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We said goodbye to Rarotonga and headed towards Niue. Niue is a beautiful limestone plateau surrounded by gigantic cliffs and caves and a fringing reef. It is approachable only in good weather and a favorite of cruisers! Although the weather was still rainy when we left Rarotonga (with high winds), we were hopeful that it would settle down before we reached Niue (roughly a 5 day sail away).

You know, sailing is kind of like life. Things can be going really well and then suddenly the rug seems to be pulled out from under your feet! You know when you land on your rear that you will get back up; but sometimes you just want to roll over and stay “down” awhile.

Our sail to Niue and Tonga was like that! After leaving Rarotonga, the weather continued to build. What made matters worse is that I caught a cold that quickly settled into my lungs (man! give me a break…) which turned into a fever and the worst headache I have ever had! It landed me in bed for 3 days (thus, the rug was pulled!)

For the first time since leaving California to go sailing, I did not (could not) get up!!! This left Craig alone (most of the time…except when I set the timer and crawled out of bed long enough to see if he was awake and alive! When we started on this adventure, “just the two of us”, getting sick my worst fear! If one of us became sick, the other was alone. Not bad if the weather was good, but what if it was not good (like now)? Well, Craig clocked the winds around 40, and the high, confused seas (7 – 10 feet) rocked us from every angle. I was so “out of it” that one time I woke up on the floor and didn’t know how I got there (I think a wave knocked me out of bed?)! Craig managed to keep us afloat (yea Craig) but was exhausted beyond description by the time my fever broke (I started back on antibiotics that I had left over from the kidney infection and they worked!). I came back to life just in time to see Niue passing us in the distance! There was no way we could approach her in this weather!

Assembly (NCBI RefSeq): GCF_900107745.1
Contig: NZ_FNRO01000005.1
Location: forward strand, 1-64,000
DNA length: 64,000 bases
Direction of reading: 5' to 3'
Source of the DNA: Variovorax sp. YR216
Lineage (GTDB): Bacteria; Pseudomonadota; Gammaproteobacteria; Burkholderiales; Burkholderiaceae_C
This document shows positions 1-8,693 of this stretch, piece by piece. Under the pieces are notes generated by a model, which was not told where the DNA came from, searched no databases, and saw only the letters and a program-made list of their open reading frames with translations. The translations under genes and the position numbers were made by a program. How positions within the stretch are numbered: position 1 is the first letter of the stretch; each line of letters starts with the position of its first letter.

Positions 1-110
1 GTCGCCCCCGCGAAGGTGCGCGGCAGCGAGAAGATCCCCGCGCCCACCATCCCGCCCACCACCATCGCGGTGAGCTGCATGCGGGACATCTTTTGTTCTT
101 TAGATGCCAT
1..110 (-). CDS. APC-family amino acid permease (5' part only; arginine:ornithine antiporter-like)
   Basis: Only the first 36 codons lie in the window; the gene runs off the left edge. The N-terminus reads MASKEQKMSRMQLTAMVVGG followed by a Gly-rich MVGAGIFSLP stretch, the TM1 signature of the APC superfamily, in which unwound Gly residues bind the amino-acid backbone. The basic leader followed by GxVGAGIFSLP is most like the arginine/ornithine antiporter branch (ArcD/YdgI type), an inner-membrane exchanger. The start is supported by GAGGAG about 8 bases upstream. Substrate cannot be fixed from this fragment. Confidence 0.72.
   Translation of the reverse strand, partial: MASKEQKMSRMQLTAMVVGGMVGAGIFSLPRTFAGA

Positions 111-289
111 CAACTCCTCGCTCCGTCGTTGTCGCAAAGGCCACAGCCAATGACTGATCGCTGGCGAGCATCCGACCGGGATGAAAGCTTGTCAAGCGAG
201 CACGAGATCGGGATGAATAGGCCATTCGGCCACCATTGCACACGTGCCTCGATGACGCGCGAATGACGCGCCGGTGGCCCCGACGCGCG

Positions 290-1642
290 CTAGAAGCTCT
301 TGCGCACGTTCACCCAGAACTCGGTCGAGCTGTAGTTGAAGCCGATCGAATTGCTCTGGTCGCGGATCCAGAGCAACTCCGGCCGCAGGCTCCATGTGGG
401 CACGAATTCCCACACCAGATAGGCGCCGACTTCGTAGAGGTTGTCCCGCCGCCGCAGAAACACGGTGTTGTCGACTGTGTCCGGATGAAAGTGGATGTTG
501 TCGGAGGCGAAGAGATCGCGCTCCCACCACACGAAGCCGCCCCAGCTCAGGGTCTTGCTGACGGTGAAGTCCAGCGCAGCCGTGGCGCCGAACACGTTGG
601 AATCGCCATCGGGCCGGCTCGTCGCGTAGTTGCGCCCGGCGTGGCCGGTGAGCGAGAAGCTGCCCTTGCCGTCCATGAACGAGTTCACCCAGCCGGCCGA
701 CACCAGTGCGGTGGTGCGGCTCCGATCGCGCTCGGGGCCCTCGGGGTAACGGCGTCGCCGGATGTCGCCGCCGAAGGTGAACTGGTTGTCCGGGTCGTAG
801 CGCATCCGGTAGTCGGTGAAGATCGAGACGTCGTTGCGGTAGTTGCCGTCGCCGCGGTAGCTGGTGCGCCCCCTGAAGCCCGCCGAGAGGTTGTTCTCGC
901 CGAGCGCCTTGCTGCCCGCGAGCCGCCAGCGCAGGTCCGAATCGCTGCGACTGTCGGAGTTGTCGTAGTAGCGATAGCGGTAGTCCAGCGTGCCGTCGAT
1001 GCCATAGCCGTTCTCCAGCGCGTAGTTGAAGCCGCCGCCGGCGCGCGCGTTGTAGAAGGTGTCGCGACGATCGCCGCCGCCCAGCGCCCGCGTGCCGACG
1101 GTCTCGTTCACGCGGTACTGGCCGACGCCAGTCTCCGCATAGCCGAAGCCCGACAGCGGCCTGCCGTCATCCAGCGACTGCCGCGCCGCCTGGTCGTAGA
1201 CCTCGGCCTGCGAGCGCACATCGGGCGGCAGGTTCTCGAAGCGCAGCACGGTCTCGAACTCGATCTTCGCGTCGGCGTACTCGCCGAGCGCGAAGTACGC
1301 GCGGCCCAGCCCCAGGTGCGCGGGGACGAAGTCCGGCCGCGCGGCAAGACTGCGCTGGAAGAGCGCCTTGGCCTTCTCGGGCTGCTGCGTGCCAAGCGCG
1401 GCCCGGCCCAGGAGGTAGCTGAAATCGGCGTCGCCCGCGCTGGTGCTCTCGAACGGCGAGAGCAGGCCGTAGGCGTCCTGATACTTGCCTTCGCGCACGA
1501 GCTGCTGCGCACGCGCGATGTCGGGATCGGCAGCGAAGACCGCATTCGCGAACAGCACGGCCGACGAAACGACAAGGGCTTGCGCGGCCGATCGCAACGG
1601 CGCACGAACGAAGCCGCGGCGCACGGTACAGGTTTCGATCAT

We sailed on towards Tonga and crossed the international date line on the way (we lost a day somewhere out there!) They call Tonga, “The place where time begins…” (let’s hope so…both of us were feeling tired, discouraged and anxious)!